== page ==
It will be two years this October.....two years since Hope's third open heart surgery and the day I changed forever. "There is nothing we can do about the aneurysm in Hope's heart Mr. and Mrs. Hollis, we're very sorry"....though I distinctly heard the words with my ears, I fought them in my heart. "What does this mean....will she be able to live a normal life?" we asked, every fiber of our bodies seeming to plead along with our words for a positive reply as we asked the question. Four words have haunted us since that day: "We just don't know."
Since then I have lived in 5 month intervals. Following a 6 month heart check, I make a choice to pretend Hopey doesn't have an aneurysm in her heart for 5 months....but when we begin to near the date of the next appointment, life eerily stands still as the suffocating dread closes in on me again, sadly becoming an all too familiar visitor.
It is during these times, I have discovered, all of my senses go into hyper overdrive where very little escapes my notice. As has become almost customary, God again draws me and our family to the beach. He has much to teach this faith-craved student, and appears to believe this tactile learner learns most in the midst of His wondrous creation. So, while walking along the shore, I allow myself to drink in the Father's glory and abandon myself to Him.
Eager for His instruction, I first notice the ornate sizes and shapes of carefree fish zooming through the crashing waves and am reminded of the freedom God offers me because of a sacrifice made on my behalf eons ago; I hear the reverberation of thunder and witness cracks of lightning streak angrily from the sky into a once crystal blue sea turned black and consider the awesome power of the One I serve; then I giggle at funny looking sand crabs with big bugged eyes dance across the sand on imaginary tip-toes before diving into a hole I never even noticed only to find myself awed at finding true laughter in the midst of distress; coming upon a barely breathing jelly fish with long royal purple colored tentacles I see a lone piece of drift wood only a few feet away and use it to gently push him into the water for another opportunity at life when I suddenly recall scripture promising that each of our days have already been numbered. With each hour comes new reminders. By now I have surely repeated a thousand times: "I know, Father." But in all honesty, I'm not sure if I really do.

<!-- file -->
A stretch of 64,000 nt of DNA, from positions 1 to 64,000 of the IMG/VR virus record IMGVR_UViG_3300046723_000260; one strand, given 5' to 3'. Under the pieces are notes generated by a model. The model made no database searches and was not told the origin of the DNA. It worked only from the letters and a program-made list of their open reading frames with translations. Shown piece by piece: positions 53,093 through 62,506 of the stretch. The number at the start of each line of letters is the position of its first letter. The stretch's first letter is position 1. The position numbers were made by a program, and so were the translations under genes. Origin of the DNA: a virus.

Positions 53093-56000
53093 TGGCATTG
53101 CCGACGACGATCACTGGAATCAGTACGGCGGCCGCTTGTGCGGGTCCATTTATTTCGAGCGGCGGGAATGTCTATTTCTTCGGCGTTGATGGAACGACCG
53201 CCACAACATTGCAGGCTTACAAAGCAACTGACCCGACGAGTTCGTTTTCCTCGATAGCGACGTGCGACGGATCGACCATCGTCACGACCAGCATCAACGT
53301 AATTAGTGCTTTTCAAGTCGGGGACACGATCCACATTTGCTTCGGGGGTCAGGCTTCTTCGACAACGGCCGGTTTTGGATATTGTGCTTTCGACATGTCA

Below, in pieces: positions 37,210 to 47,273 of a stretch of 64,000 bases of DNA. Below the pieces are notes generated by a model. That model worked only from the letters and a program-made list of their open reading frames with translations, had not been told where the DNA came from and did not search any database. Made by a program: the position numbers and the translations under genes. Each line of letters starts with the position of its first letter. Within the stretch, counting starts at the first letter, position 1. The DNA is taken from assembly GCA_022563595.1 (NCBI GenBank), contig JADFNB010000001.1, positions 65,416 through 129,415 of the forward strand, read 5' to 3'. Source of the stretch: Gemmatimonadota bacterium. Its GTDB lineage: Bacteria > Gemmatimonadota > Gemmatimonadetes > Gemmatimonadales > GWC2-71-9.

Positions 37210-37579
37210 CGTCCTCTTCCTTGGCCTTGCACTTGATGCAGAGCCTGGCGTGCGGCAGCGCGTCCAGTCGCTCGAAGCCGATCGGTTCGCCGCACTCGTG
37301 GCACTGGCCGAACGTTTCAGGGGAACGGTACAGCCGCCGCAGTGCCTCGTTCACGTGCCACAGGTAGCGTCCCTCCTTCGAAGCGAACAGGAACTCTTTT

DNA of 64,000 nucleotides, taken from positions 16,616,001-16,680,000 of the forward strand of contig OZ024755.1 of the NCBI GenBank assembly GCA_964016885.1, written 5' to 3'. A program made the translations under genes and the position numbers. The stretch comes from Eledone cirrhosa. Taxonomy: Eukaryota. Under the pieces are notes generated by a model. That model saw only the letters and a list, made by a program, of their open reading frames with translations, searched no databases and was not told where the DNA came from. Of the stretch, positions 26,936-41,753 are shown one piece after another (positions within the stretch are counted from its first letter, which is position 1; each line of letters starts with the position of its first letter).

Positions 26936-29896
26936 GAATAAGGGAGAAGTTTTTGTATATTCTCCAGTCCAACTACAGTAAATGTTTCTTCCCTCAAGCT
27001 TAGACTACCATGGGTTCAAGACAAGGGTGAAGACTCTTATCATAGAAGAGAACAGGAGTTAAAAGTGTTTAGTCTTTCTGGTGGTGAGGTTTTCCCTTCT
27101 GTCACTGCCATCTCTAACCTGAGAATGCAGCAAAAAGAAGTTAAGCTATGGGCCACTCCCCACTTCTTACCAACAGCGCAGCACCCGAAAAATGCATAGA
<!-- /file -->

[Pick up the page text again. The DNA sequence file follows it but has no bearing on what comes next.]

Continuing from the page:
I still struggle with fear of the unknown; I guess that is part of adult life. Hopey seems to be seeing angels much more frequently, and I wonder why. It was just before her first open heart surgery when I learned about Hope's angels. In the pre-op waiting room, only minutes before she would be rolled out for surgery, the nurse non-chalantly whispered while taking Hope's blood pressure: "You are seeing your angels, aren't you Honey?" Not one to let a statement like that drop without some type of explanation, I asked the nurse to repeat herself. She shrugged and said with a smile: "I have been at this for a long time, and it happens with these little ones who can't speak alot...especially the ones who have Down Syndrome. Just watch her for a minute." And we did. In fact, we watched Hope for several minutes as her head turned from side to side and her eyes followed invisible friends all over the small curtained room, lighting up with a twinkle followed with a grin. "You see, I told you so. This little girl is being entertained by her angels."